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Evan Earwicker: Hallowed Be Your Name, Exodus 3:3-15

June 18, 2024

Audio Recording

God reveals His divine name “I Am,” to Moses at the burning bush, signifying His eternal and unchanging nature. Pastor Evan encourages us to recognize God’s presence in our everyday lives and accept our part in His epic story.

Westside Church Podcast
Westside Church Podcast
Evan Earwicker: Hallowed Be Your Name, Exodus 3:3-15

Sermon Transcript:

You're listening to a live recording from Westside Church in Bend, Oregon. Thanks for joining us.

If we only knew God as God. That's a pretty generic title, right? There's religions all over the world that worship God, that worship a deity and call that God by that general name, God. And so what we do is we actually need more specificity. We need to be more clear about who we worship when we come into a place like this, or we say, I want to follow after a certain faith or religion, we are speaking of a specific God. Right.

If you have a common name, like, how many johns do we have in the room?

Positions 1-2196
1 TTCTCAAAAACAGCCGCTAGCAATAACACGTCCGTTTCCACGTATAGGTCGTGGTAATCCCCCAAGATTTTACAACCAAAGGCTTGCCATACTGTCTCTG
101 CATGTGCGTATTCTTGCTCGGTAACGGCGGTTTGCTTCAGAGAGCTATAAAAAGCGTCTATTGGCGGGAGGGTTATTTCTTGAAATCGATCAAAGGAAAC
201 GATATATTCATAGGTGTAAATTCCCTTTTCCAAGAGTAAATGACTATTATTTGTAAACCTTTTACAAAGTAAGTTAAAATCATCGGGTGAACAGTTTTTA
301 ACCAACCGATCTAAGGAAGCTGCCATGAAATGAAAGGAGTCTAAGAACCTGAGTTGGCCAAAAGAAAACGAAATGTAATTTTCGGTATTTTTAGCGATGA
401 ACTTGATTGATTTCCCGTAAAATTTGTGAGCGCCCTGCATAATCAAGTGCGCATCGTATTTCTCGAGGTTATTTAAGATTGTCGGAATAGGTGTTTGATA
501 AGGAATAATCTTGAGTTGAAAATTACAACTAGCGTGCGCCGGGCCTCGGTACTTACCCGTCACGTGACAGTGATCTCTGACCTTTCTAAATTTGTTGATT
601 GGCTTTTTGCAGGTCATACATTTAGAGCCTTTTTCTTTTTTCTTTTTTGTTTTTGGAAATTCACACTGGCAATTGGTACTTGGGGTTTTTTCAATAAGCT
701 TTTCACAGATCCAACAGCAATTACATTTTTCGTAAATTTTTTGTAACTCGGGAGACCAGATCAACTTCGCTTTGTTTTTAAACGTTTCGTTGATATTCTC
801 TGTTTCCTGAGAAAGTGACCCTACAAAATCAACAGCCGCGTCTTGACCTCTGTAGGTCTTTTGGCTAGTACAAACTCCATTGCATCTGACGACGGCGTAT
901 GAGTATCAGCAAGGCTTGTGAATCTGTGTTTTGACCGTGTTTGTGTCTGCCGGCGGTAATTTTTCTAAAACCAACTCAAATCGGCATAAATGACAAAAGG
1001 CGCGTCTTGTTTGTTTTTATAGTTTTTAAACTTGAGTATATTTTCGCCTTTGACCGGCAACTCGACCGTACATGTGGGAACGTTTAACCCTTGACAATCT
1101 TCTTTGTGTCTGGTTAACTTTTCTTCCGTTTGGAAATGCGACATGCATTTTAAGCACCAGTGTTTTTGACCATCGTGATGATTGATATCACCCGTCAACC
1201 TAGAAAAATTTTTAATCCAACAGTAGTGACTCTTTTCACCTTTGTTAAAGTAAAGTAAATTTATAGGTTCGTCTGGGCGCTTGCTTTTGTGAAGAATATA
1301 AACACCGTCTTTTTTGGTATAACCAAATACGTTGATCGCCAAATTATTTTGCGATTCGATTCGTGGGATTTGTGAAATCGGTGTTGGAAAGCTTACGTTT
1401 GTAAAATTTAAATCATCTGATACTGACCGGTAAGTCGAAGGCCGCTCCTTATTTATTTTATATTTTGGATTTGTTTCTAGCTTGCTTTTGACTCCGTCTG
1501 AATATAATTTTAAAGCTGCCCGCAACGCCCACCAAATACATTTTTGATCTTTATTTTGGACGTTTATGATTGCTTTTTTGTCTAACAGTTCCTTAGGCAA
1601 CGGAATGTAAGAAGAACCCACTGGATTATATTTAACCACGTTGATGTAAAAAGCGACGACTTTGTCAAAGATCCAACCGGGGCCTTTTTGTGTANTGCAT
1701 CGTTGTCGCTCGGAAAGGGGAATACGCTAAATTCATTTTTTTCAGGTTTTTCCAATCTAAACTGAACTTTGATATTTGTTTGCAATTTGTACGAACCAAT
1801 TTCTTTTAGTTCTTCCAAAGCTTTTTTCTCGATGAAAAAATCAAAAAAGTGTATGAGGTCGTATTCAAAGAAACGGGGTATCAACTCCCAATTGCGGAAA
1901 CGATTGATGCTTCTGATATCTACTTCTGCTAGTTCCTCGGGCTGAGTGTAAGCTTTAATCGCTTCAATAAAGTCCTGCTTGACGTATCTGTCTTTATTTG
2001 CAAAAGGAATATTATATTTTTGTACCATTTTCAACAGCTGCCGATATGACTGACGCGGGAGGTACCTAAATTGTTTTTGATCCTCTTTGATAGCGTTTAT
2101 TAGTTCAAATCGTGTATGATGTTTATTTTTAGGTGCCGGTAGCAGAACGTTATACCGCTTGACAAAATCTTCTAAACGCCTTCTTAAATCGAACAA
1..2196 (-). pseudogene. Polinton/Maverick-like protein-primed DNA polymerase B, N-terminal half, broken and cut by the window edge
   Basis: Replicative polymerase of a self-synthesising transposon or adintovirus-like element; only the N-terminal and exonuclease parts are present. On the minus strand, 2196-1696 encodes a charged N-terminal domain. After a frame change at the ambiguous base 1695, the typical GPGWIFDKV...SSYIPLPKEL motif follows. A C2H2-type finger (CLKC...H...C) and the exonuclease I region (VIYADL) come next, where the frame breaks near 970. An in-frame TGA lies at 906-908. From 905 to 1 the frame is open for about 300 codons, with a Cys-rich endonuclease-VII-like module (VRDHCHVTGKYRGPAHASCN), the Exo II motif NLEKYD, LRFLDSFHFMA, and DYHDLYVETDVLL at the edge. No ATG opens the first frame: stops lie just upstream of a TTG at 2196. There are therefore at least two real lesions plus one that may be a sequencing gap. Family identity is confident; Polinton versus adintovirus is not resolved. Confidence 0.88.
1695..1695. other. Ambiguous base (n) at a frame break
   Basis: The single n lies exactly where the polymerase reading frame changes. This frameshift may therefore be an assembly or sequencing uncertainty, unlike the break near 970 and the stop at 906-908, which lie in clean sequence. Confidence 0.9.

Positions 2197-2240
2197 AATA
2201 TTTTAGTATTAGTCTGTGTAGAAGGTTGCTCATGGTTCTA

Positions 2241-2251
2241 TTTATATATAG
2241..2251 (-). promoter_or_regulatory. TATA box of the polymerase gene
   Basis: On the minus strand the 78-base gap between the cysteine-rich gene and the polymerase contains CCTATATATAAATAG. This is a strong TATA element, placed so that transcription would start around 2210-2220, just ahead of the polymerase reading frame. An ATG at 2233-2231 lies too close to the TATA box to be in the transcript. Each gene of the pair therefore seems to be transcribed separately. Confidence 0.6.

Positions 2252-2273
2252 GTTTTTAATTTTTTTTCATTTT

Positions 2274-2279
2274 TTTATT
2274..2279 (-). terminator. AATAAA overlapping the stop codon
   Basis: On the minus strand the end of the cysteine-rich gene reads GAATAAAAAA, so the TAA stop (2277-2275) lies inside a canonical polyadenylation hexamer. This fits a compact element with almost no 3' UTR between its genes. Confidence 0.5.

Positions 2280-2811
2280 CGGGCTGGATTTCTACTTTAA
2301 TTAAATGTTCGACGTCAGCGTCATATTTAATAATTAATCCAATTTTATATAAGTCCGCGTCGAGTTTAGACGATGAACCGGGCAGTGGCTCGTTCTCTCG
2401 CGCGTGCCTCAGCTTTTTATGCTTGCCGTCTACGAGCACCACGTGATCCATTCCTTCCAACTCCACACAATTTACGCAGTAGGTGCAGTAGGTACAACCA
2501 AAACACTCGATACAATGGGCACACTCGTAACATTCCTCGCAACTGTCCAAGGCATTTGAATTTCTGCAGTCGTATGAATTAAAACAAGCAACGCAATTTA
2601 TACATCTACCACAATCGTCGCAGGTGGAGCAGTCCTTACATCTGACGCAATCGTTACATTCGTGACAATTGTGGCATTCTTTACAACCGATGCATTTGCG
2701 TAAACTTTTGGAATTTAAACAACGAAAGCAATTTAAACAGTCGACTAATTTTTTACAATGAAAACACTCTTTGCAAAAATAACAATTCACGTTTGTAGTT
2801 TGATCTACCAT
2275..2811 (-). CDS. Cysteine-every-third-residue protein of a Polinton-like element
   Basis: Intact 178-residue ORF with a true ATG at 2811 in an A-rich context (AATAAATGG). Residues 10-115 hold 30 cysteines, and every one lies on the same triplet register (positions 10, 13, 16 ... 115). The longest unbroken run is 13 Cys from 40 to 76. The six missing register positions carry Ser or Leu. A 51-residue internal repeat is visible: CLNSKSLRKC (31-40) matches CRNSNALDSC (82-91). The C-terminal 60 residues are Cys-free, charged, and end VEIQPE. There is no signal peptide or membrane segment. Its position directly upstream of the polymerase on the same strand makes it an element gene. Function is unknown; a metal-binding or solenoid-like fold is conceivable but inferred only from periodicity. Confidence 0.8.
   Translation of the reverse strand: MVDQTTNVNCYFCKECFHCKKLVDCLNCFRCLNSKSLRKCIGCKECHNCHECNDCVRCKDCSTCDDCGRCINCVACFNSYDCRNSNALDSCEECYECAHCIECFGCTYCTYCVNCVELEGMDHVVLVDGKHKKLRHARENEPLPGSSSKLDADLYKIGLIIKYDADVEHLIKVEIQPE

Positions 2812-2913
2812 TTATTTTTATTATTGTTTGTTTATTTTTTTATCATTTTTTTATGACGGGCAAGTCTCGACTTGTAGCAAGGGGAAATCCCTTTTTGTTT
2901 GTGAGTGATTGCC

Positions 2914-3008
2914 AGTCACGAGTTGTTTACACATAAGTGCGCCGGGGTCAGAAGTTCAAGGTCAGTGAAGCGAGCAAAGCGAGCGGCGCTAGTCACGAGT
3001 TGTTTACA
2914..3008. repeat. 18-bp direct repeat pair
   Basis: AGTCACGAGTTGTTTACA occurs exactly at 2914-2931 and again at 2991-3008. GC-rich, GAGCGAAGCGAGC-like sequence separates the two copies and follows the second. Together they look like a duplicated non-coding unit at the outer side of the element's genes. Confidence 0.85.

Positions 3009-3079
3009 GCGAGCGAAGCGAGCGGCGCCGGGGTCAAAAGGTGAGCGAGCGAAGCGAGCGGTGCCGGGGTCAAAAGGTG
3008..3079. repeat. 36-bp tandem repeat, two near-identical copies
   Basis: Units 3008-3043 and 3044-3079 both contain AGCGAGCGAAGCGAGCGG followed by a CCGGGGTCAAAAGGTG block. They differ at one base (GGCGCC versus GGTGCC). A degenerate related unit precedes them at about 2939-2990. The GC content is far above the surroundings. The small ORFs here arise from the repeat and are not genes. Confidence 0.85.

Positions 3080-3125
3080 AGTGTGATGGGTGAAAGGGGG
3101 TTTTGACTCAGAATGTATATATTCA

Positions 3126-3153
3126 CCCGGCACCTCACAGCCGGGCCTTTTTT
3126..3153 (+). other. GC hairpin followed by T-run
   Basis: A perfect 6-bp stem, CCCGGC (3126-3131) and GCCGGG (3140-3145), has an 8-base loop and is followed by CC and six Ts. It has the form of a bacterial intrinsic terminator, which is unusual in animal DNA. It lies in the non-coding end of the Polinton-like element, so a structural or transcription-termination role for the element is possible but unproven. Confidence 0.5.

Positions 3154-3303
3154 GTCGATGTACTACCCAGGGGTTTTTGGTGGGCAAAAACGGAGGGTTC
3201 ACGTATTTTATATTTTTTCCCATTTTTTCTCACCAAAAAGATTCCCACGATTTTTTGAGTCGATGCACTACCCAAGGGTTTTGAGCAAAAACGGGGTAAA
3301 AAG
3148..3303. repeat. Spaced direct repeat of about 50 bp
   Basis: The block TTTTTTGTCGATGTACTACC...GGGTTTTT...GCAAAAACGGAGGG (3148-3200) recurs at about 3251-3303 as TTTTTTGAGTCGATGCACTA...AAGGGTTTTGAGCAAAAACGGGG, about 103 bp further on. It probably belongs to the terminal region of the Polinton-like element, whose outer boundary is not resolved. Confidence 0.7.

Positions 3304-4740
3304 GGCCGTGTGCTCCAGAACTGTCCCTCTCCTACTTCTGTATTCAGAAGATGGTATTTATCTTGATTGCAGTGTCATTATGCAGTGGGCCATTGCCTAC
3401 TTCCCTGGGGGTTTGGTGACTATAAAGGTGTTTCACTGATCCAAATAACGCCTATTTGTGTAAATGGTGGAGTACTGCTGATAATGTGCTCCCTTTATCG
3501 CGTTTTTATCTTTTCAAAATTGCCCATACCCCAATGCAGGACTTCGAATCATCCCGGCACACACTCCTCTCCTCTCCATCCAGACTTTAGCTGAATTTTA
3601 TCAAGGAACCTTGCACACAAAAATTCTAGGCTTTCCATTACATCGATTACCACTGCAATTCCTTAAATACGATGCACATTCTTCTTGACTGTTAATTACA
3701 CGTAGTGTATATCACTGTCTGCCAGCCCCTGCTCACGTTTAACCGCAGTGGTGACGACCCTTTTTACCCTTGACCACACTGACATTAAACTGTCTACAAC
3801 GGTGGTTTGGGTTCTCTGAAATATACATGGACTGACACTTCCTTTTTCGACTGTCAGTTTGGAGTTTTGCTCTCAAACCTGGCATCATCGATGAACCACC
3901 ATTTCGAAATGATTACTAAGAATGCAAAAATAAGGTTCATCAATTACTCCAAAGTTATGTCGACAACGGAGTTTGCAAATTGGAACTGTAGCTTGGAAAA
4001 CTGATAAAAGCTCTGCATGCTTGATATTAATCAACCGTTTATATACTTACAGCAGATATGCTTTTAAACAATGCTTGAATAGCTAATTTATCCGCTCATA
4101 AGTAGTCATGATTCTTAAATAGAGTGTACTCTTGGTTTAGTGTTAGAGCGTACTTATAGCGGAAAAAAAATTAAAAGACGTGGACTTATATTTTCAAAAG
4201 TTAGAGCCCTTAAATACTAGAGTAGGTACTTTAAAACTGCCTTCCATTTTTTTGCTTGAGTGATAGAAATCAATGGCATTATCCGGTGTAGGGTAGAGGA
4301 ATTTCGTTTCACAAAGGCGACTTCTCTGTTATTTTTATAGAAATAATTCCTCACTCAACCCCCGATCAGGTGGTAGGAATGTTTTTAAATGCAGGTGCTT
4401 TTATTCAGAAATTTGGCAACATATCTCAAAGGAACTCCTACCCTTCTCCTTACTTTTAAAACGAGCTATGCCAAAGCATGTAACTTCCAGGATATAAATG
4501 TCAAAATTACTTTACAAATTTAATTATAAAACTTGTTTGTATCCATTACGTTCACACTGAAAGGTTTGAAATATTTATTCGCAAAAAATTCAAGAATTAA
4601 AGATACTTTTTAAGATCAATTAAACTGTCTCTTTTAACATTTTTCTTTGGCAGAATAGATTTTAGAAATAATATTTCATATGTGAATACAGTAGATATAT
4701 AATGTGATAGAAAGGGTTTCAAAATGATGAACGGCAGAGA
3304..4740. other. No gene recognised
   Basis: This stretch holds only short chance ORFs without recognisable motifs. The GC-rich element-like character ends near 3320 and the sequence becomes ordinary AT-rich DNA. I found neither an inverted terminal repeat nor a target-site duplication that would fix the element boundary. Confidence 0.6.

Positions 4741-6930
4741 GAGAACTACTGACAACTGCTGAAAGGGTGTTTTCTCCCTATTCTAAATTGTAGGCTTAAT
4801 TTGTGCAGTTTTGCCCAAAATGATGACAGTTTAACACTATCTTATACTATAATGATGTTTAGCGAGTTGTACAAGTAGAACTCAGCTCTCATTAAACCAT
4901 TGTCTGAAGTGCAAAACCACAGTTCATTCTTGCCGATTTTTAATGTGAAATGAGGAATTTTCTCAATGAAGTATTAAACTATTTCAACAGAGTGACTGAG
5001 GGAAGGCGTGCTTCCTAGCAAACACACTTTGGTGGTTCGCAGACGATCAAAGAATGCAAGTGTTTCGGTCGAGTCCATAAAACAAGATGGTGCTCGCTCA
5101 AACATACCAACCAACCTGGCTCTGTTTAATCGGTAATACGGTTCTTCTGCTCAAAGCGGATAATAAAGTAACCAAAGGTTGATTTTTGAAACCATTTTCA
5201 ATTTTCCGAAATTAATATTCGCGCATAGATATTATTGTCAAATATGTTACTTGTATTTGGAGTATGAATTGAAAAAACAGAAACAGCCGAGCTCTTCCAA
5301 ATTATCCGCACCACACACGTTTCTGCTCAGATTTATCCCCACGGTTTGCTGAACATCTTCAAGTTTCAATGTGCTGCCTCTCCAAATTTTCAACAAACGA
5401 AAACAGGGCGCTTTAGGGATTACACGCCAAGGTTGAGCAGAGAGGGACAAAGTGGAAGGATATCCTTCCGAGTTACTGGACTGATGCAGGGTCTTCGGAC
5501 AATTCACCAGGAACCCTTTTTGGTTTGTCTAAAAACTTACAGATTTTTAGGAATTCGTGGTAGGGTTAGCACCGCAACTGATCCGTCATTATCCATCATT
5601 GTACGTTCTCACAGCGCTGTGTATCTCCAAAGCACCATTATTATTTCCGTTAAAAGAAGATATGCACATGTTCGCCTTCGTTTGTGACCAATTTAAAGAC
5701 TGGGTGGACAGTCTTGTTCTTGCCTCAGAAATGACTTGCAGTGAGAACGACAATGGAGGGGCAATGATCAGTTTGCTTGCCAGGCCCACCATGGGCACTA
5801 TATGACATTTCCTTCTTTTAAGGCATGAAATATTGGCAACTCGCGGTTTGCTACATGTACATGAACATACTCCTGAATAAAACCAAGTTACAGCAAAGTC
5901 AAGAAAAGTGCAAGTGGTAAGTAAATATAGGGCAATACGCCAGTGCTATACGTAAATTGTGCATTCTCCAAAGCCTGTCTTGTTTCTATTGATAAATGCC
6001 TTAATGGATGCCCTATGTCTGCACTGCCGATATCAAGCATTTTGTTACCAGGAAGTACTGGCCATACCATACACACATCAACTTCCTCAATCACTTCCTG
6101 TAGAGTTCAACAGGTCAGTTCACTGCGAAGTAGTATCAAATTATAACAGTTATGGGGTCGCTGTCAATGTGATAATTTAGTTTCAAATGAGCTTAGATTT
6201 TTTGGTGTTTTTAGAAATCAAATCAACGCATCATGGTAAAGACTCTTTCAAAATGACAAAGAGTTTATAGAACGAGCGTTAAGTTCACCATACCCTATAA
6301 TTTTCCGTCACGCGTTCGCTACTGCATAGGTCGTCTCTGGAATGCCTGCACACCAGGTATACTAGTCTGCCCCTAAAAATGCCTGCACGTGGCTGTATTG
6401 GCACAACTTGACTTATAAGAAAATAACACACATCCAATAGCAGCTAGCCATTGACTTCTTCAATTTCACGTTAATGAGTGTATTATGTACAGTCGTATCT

Okay. Yeah, we got johns all over the room. How many? Let's see.

What's a common woman's name?

Mary. How many marys do we have in the room?


That was great. Okay, so if I said, hey, John, John, come up here, you would say, well, which John? Right? Which one? And I think when we talk about God, if we just say, well, I worship God. Well, there's a lot of religions that worship God. And so what we do in the Bible, actually, is we go to this as our source to understand which specifically, which God are we speaking of?

What is his name?

What is his story that we can understand more? And so without a story and without a more specific name, a last name, a more defining characteristic, we worship a God that we don't know.

And what is so evident, as we'll see today, is that God intends to reveal himself to you.

This is the nature of God is one who is constantly saying, this is who I am. If you feel like you don't know God, if you feel like you're far away from God, God comes to us, as he will today, to Moses, and says, this is who I am. And one day in the story, we get to the gospels, where God, through the coming of Jesus, says, ultimately for all time, this is who I am.

And we have in Jesus the perfect picture of who God is.

But long before that moment, we come to Exodus, chapter three, where God, for the very first time, is going to reveal his name, not just as a general deity, but a specific name. Who is this God who the people are looking for and crying out to for deliverance? Background of this story, long before 400 years, actually, before this story picks up today, the patriarch Joseph settles in Egypt.